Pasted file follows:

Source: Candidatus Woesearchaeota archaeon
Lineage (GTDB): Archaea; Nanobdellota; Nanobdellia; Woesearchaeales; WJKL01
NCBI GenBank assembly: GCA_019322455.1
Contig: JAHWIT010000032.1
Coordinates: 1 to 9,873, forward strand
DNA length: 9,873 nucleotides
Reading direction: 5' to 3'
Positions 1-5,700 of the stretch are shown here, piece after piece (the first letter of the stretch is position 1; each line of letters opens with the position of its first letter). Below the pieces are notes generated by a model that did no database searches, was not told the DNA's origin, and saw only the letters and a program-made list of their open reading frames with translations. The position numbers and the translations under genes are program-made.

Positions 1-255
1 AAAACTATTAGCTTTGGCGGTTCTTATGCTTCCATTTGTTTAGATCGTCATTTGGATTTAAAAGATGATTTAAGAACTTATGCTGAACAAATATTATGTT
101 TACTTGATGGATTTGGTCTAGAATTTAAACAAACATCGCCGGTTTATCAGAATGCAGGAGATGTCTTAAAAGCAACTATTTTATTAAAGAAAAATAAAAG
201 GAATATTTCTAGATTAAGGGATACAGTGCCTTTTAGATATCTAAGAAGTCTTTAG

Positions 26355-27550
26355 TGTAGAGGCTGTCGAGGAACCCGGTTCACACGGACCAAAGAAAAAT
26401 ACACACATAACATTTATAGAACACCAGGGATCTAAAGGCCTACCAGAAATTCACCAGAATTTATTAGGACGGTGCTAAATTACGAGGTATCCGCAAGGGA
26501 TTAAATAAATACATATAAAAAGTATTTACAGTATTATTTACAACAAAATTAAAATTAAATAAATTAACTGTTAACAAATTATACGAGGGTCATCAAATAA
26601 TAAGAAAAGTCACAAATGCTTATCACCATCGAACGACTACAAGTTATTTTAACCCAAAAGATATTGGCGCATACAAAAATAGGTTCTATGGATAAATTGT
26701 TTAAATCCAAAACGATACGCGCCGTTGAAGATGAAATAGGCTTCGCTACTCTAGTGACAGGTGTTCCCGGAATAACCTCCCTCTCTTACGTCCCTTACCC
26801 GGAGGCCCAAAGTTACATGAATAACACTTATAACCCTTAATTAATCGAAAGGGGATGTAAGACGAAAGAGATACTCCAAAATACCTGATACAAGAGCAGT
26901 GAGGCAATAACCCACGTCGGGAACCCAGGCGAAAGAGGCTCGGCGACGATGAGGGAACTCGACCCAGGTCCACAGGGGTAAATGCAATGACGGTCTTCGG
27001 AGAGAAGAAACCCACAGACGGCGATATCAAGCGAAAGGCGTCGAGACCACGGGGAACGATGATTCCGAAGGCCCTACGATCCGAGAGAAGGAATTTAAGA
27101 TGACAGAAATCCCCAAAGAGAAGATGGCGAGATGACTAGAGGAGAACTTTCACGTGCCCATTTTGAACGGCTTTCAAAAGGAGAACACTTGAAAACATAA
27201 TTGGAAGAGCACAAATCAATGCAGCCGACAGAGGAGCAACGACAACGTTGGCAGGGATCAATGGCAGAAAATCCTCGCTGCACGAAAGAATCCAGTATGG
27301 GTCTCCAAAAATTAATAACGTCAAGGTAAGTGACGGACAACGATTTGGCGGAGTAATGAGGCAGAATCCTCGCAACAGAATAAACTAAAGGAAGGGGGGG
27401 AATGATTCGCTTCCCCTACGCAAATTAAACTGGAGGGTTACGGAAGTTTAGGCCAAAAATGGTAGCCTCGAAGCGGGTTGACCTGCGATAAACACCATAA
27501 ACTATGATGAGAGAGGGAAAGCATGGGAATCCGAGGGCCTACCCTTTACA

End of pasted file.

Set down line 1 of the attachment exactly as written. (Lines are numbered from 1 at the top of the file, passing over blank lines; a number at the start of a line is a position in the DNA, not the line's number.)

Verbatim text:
Source: Candidatus Woesearchaeota archaeon